Great Overheating write up from Arnold Matusz.
The interesting thing about how this all began is that I gave my car for a little test drive to a friend who normally drives like crazy.
When I drove the car everything seemed allright, but when he gave me the key and I got into the car, the engine coolant was so hot that it would probably have bent the water indicator needle in my dashboard. First I thought he really stood on the gaspedal instead of "on the seat" and thought it needed a little cooling down time! But it was really aukward because an engine should cool itself down at 600RPM and 6000RPM aswell!

I waited a bit for it to settle down but it didn't help much as I've turned the engine on ... it immediately boiled the water. So it was clear that the coolant system had a bug (thermostat, not enough coolant, headgasket, waterpump ...)
As my dad is a car mechanic he immediately spotted that the thermostat was blocked in a closed position. This normally prevents the water to flush through the radiator so that the engine can't cool itself down!
To change the radiator you only have to remove the thermostat housing (if you can get hold of the little seal in the housing do it, it's worth it) replace the thermostat and put back the housing. Don't forget to clean the surface so the housing can close 100% on the head ... to prevent any water leaks.
After all these have been done we noticed how difficult it is to bleed the coolant system! It was impossible not difficult! The engine was still overheating, now we thought the reason was that the thermostat is closed, there's not enough water around it (air trapped inside the system) and this is why the engine is overheating. But the thermostat was working just fine.
Then we suspected taht the headgasket had some crack and that part of the compressed air-fuel mixture from the cylinder is escaping through the crack into the coolant system! It was pretty viable as the engine overheated a few times! So we changed that aswell!
But when we got back to fill up the coolant system with coolant ... it still didn't want to bleed itself through.
The interesting part is that the engine could be cooled down if you use the heater in the car. The radiator from the heating system acts almost as the normal radiator, it blows loads of hot air into the cabin thus cooling the engine down!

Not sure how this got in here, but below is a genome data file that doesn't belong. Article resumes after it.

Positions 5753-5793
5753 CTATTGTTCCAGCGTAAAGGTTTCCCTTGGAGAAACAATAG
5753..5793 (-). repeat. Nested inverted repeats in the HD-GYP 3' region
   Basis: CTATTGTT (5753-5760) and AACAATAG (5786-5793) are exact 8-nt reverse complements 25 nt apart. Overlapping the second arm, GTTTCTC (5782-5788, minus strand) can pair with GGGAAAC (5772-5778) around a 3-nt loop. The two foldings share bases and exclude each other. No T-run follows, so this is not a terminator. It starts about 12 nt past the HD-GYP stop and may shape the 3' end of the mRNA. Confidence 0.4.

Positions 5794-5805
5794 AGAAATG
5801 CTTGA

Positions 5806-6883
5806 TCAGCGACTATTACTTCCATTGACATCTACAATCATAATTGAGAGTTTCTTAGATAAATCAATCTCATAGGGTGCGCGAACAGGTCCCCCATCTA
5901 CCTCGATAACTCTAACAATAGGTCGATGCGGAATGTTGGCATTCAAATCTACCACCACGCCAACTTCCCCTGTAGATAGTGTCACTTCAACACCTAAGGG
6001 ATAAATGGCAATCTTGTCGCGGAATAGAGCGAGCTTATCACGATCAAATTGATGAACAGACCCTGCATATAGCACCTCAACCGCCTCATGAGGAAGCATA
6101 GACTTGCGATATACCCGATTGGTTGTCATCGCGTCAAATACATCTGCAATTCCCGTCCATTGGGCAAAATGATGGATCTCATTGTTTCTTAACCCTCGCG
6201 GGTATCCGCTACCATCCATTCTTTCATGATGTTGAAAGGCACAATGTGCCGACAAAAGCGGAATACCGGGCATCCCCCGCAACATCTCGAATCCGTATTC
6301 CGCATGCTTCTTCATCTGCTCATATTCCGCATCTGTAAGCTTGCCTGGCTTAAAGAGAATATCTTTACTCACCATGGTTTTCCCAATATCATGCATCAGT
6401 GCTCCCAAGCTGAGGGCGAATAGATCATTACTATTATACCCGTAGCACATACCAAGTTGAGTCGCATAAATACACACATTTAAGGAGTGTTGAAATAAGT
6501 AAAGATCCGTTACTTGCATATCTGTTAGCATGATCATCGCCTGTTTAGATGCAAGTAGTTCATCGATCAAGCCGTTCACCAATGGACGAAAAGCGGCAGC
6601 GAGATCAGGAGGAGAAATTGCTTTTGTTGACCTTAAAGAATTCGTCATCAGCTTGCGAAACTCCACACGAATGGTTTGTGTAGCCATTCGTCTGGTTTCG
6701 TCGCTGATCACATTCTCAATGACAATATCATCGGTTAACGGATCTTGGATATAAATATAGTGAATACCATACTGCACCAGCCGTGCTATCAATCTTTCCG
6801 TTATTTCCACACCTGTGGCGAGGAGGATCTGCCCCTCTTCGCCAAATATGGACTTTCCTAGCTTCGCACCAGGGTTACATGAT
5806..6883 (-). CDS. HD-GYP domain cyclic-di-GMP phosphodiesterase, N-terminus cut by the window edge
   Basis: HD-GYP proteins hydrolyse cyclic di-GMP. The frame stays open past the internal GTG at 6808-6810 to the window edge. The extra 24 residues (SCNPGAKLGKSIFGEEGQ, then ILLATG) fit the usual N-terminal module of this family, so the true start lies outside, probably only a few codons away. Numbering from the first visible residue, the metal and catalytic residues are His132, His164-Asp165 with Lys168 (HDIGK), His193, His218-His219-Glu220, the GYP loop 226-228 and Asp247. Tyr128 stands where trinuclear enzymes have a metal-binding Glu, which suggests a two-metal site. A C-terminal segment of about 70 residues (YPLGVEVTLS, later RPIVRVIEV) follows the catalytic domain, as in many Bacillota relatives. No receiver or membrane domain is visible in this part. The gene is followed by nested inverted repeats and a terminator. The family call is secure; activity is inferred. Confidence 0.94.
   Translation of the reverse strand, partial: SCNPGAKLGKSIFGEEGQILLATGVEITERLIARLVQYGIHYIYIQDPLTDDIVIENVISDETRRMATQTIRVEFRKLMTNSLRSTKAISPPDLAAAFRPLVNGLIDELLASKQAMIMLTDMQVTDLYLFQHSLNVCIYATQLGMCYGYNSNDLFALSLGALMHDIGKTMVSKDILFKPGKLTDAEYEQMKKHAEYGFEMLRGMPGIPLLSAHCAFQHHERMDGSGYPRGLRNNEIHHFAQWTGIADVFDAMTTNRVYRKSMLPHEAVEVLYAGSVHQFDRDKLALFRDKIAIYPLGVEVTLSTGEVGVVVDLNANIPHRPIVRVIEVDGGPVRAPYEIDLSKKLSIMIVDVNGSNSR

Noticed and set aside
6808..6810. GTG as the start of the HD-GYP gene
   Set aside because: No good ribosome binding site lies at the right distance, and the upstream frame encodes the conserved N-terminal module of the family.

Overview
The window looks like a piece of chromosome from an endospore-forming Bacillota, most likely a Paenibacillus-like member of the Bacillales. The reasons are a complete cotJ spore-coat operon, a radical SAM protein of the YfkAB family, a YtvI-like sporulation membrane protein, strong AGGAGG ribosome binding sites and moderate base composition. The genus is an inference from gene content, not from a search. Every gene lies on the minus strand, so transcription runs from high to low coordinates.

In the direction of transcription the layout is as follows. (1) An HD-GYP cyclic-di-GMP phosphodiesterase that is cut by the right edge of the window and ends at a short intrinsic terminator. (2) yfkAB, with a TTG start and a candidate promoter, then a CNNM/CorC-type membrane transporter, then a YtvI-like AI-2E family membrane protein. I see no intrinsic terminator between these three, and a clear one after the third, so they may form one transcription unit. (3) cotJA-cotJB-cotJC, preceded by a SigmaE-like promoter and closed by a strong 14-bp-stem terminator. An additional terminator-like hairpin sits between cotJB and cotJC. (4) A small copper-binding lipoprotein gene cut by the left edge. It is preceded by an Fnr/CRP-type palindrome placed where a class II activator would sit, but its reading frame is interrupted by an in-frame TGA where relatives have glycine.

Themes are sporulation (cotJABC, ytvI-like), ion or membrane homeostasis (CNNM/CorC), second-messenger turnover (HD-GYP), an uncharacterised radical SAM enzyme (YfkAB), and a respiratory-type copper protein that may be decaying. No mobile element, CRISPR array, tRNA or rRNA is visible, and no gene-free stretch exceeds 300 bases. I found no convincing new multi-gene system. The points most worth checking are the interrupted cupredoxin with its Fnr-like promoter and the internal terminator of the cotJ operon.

The next step was to change the water pump, although it didn't seem a very viable solution, as it gave a no good explanation why there is heating in the system!
When we took out the water pump the PLASTIC IMPELLER remained inside the head. That's when we got really happy as we found the reason for the whole overheating problem!

Overheating troubleshooting!
0 - check coolant level
1 - check if thermostat works
2 - headgasket replacement
3 - water pump replacement
4 - check the head for cracks

BUT if you've got BMW M50 (525i after 89) engine the order is a bit changed! (these models tend to have a plastic impeller on the water pump which suddenly walls down from the shat that should drive it ... so you actually end up with water not moving around at all in the egine - thus the extremely rapid overheating)
0 - check coolant level
1 - check if thermostat works
2 - check the waterpump
3 - check the fan clutch
4 - check the cooling fans for the radiator
5 - replace headgasket
6 - check the head for cracks
7 - replace engine if all these won't work :P

CAUTION: when you mount the new thermostat handle the thermostat housing with allot of precaution because it can easily crack and you end if with a leak (where not only water escapes but the engine can get air inside the coolant system which is a bag factor when it comes to overheating).
When working on your coolant system and you are buying parts: always ask for a metal impeller water pump, and procure a metal thermostat housing).

IDEA: if the water pump is at faul you might cool your engine down by turning on the heater in the car ... This will let you drive it to the services, better than walking / paying for a trailer! It worked for me:)


Thanks to Don Gale